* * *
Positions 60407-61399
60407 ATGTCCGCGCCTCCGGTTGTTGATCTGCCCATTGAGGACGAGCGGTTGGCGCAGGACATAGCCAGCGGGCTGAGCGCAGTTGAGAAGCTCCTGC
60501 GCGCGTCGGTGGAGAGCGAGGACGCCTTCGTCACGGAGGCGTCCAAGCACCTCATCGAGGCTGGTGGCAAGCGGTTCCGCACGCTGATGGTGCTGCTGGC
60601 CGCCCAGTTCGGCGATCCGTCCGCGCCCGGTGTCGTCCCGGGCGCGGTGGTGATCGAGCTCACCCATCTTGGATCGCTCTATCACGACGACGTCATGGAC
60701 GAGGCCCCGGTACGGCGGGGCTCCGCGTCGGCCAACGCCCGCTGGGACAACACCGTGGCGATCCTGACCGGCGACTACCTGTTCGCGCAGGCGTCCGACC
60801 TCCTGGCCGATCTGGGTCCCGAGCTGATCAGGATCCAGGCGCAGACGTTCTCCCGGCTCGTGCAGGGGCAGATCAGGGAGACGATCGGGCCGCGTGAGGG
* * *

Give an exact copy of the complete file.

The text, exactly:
Positions 60407-61399
60407 ATGTCCGCGCCTCCGGTTGTTGATCTGCCCATTGAGGACGAGCGGTTGGCGCAGGACATAGCCAGCGGGCTGAGCGCAGTTGAGAAGCTCCTGC
60501 GCGCGTCGGTGGAGAGCGAGGACGCCTTCGTCACGGAGGCGTCCAAGCACCTCATCGAGGCTGGTGGCAAGCGGTTCCGCACGCTGATGGTGCTGCTGGC
60601 CGCCCAGTTCGGCGATCCGTCCGCGCCCGGTGTCGTCCCGGGCGCGGTGGTGATCGAGCTCACCCATCTTGGATCGCTCTATCACGACGACGTCATGGAC
60701 GAGGCCCCGGTACGGCGGGGCTCCGCGTCGGCCAACGCCCGCTGGGACAACACCGTGGCGATCCTGACCGGCGACTACCTGTTCGCGCAGGCGTCCGACC
60801 TCCTGGCCGATCTGGGTCCCGAGCTGATCAGGATCCAGGCGCAGACGTTCTCCCGGCTCGTGCAGGGGCAGATCAGGGAGACGATCGGGCCGCGTGAGGG